Players in ATP top 100 by language or origin 1973-2014; countries represented in the top 100

23 Countries in top 100 (table 3) FINALK

2.2 Lack of competition in US Challenger level tennis

But here there’s an additional problem. For if global competition is putting pressure on America’s men, then these same men are not playing enough competitive tennis.

To be clear, I’m not referring to Isner or Querrey, established members within the ATP’s top 60, who qualify by dint of their ranking for almost any ATP tournament they want to enter. I’m referring to the next tier of US men’s professional players who through being ranked between 60 and 120 in the world typically will play a number of the ATP tour’s second tier “Challenger” tournaments.

Broadly, these US tournaments do not meet these players’ needs for competition in the US whereas they do in Europe.

To test this,  I have analysed four US members of this second tier – Tim Smyczek, Jack Sock, Bradley Klahn and Donald Young – and compared them to three of their European peers: Jiri Vesely (Czech), Dominic Thiem (Austrian) and Jen-Lennard Struff (German). For effective comparison, the seven share the following characteristics:

  • An improved ranking in 2013
  • A similar year end ranking to each other
  • A playing schedule of several Challenger tournaments in 2013

I measured how often each of the seven had played against higher ranked opponents in Challenger tournaments: the results are striking. See the table below.

How to read the table below

In the table below, Donald Young improved his ATP ranking from 190 at YE 2012 (year end) to 96 at YE 2013 (red columns). As at 4 March 2014, he was ranked 81. In 2013 he played 45 matches at Challenger level (CH, the blue columns), 21 against players ranked higher than him, 24 against players ranked lower than him. Specifically in Challenger matches in the United States (the green columns), he played 12 higher ranked players and 21 lower ranked players.

Analysis of selected US / European players and Challenger-level matches

23 The 7 (table 4)


Based on this snapshot of seven players, US men’s tennis players play too much uncompetitive tennis at Challenger level. More specifically:

  • The three European players, Vesely, Thiem and Struff, played a larger proportion of their Challenger matches versus higher-ranked players than their American peers, 35% compared to 25%. None of the Europeans played any Challenger tournaments in the US.
  • In 2013, Tim Smyczek played just 8% of his Challenger tour matches against higher ranked players. 35 of his 38 Challenger matches were played in the US. Following the US Open until the end of the year, Smyczek played 20 matches, none against a higher ranked player nor one person ranked within 20 places of him. Despite this, and losing 5 of the 20 matches, he increased his ranking from 105 to 73.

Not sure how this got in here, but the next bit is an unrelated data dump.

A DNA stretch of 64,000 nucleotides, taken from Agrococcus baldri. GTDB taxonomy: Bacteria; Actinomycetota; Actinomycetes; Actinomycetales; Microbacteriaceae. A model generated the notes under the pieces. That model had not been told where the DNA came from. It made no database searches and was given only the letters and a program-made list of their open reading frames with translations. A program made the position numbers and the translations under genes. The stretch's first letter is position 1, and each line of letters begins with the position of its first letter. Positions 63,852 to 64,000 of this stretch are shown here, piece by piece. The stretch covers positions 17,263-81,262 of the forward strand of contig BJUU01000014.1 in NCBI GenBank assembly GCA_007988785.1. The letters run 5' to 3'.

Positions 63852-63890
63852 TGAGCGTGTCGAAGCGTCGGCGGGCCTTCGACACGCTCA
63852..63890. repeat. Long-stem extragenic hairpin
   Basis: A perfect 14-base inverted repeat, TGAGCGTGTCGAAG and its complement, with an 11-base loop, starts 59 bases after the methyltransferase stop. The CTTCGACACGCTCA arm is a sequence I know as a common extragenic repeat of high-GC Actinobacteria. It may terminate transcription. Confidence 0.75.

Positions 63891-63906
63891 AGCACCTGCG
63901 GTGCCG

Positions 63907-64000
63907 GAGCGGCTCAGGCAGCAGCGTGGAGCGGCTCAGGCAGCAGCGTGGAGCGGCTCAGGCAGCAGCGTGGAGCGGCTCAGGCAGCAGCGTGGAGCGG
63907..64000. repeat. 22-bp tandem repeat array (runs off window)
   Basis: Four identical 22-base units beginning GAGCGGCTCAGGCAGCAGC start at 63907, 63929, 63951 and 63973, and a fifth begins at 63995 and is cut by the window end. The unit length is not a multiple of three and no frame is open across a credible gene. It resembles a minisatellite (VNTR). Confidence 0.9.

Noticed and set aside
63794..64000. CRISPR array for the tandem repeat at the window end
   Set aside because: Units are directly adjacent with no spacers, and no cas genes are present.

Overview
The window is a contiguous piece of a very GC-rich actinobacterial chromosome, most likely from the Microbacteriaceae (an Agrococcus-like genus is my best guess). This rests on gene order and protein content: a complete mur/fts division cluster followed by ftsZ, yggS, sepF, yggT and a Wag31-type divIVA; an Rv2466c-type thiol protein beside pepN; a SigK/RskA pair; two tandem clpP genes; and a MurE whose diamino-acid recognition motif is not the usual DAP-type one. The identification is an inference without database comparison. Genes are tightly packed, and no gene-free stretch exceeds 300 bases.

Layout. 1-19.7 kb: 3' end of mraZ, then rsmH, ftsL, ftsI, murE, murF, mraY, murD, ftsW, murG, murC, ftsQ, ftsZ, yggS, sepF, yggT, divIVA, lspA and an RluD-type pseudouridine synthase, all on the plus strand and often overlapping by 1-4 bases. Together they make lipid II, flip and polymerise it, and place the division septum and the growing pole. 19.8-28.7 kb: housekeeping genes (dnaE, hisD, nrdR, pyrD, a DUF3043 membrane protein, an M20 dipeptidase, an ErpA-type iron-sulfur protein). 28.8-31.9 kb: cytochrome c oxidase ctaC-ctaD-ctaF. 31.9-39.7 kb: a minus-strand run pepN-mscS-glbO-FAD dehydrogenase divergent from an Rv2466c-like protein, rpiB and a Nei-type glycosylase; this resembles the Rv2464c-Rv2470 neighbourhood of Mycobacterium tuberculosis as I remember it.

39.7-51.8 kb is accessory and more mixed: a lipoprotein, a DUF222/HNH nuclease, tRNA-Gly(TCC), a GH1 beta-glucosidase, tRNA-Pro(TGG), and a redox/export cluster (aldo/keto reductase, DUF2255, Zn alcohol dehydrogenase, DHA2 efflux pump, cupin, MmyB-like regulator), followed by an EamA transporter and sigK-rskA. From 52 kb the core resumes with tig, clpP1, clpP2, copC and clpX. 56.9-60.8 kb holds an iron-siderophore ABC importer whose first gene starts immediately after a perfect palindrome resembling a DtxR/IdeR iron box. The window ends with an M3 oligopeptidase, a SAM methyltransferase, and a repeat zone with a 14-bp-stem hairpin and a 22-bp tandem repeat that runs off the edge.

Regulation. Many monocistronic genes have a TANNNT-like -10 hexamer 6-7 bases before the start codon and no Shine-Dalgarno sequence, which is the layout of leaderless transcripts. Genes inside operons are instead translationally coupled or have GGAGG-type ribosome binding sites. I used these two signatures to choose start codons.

• Jack Sock played 19 Challenger matches, only 1 against a higher ranked player – which he lost (to Guillermo Garcia-Lopez, ranked 71). He lost another 8 Challenger matches to players ranked between 127 and 477.
  • Sam with Bradley Klahn: following the US Open until the end of the year, he played 25 Challenger matches (winning 19, losing 6), where he played only 2 players ranked above him; and improved his ranking from 134 to 101. 9 of his matches were against players ranked 300 or lower. His best results in 2014 have been winning two Challenger tournaments outright, a sequence of 10 wins that involved beating no player ranked within 60 places of him (but 5 outside the top 200).
  • Of the seven players in the table above, Donald Young played the highest proportion of higher ranked players (47%). What stands out thought is that for tournaments he played outside of the US that proportion rises to 9-3 in favour of higher ranked players (75%), thanks largely to Challenger tournaments in the UK and Mexico.
  • (Included as an appendix to this post is a comparison of Challenger tournaments in Europe and the US in two weeks in November 2013. The difference in quality of entrants underscores all of the above. A quick summary: while the two European tournaments had a combined 9 players ranked in the top 80, the two US tournaments had zero players ranked in the top 80.)

The headline performances of the seven players in 2014 are reflected by their 2013 record. See table below. I would argue that the lack of competition is responsible for the different trajectories of the seven players analysed. The four players who played the larger proportion of higher-ranked players in 2013 have kicked on in 2014.